# FAQ¶

## Can SimNIBS simulate TACS?¶

Yes! Frequencies used in TACS are usually low, so we can employ a *quasi-static approximation*. This means that if we have a sinusoidal current with a frequency \(f\) and amplitude \(I_0\)

The electric field will vary in time and with the same frequency of the input current and with the same phase:

Where \(\boldsymbol E_0\) is the electric field obtained with the current \(I_0\). In practice, this means you can just simulate the electric field obtained at peak currents, and the temporal variations of the current will just scale the field, and not change its distribution in the brain.

When multiple channels are involved, and especially when they are out of phase, more care needs to be taken. Please see (Saturnino et. al., 2017) for a more detailed discussion

## What is the dI/dt in TMS simulations?¶

The dI/dt is the speed of variation of the current through the coil. This values depends on coil model, stimulator model and pulse intensity. In some stimulators, this value is displayed in the screen after a pulse. The variation with pulse is usually linear, meaning that an 80% maximum stimulator output will also give 80% of the \(^{dI}/_{dt}\) value if the maximum stimulator output.

The \(^{dI}/_{dt}\) also varies in time. We normally take maximum value, which usually happens right at the beginning of the pulse.

The Electric Field varies linearly with \(^{dI}/_{dt}\)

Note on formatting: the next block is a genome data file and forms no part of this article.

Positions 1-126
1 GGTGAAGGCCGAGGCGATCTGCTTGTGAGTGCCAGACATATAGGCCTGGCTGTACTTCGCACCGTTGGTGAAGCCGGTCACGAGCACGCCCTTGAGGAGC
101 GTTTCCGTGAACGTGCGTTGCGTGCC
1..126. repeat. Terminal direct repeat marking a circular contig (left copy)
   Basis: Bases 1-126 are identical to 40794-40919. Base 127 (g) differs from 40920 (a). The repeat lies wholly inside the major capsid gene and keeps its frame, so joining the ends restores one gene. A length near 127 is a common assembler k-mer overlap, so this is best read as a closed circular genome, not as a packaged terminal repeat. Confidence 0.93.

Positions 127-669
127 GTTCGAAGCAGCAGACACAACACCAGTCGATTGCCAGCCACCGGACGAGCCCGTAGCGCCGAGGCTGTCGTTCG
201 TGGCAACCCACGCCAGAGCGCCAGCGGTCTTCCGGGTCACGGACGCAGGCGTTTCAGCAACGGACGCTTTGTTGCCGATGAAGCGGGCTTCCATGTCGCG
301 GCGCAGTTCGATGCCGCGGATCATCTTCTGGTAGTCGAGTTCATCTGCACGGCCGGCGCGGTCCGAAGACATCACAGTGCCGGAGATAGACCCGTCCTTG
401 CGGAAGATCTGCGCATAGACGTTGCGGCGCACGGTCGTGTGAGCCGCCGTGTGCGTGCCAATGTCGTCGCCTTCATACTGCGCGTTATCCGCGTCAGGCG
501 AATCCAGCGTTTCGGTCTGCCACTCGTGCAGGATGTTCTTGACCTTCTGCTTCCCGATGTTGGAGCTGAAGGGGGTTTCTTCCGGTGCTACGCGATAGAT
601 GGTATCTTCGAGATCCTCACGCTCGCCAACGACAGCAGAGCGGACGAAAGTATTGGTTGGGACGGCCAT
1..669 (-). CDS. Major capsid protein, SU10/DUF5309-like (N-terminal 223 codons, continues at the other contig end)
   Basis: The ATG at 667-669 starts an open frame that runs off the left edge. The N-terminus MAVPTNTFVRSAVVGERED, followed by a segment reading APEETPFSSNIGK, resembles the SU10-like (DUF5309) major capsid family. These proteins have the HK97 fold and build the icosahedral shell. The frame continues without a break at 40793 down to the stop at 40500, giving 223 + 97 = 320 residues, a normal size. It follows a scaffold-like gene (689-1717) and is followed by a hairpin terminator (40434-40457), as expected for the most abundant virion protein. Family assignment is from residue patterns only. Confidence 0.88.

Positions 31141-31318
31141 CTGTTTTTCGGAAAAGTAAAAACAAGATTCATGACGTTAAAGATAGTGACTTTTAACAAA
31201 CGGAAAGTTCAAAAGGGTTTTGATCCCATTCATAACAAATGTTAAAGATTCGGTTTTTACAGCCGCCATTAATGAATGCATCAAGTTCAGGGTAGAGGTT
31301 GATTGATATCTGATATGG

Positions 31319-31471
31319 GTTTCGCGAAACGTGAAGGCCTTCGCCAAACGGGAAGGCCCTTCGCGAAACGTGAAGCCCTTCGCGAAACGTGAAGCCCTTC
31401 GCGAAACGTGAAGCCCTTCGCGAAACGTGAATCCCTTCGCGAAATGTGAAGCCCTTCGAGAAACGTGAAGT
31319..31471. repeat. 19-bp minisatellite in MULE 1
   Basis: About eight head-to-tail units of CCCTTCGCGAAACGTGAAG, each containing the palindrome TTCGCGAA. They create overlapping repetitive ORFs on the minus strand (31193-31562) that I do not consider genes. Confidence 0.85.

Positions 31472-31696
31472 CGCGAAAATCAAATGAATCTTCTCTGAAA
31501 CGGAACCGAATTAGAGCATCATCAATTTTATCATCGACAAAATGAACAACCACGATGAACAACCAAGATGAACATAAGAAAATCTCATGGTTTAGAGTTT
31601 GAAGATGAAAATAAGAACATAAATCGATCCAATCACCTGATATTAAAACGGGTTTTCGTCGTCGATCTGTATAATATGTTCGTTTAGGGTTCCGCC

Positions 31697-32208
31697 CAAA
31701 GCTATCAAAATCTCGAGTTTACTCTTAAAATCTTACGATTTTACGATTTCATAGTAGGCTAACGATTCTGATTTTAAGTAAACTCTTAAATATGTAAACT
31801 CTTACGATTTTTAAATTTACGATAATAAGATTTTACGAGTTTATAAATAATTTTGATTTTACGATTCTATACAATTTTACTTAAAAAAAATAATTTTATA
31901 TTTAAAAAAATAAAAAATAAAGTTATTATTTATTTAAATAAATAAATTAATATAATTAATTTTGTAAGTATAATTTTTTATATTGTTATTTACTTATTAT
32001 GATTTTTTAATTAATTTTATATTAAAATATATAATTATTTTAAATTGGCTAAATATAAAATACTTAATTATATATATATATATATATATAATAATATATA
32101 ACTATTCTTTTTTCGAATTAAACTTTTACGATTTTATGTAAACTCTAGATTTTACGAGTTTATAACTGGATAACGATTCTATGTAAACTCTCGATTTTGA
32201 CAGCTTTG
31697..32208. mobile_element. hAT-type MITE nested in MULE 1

Where \(\boldsymbol E_0\) is the electric field obtained with a unit \(^{dI}/_{dt}\) value

## Are the SimNIBS coordinates in MNI Space?¶

No. SimNIBS uses coordinates defined in the subject space. But we provide many tools to transform between subject and MNI spaces. Please see Coordinates in SimNIBS for more information.

## Electric Field Norm? Normal?¶

The Electric Field is a vector field, meaning it has a direction everywhere in space.

Vectors are hard to visualize (even though you can do it in SimNIBS!), so we often use scalars to represent information abut the vectors. The one we use the most is the **norm**, which is the *length* or *strength* of the vector, irrespective of direction.

Another useful quantity is the **normal** with respect to a given surface, normally the middle cortical surface. The **normal** gives us the field that is incoming or outgoing from the surface.

The effect that the different polarities have on neuronal modulation suggests that the field **normal** is important in tDCS. For TMS, it is harder to determine which field component if any is more relevant for stimulation.

## Which Units does SimNIBS Use?¶

SimNIBS almost always uses units in the International System of Units (SI units). The exceptions are head model node positions, which are in millimiter and current values in the GUI, which are in mA.

This means we have the units:

Quantity |
Units |
---|---|

Electric field (and respective norm, normal, …) |
V/m |

Current Density (and respective norm, normal, …) |
A/m² |

Conductivities |
S/m |

Electrode Currents |
mA (GUI) / A (scripts) |

Coil dI/dt |
A/s |

Mesh node positions |
mm |

Magnetic Field |
T |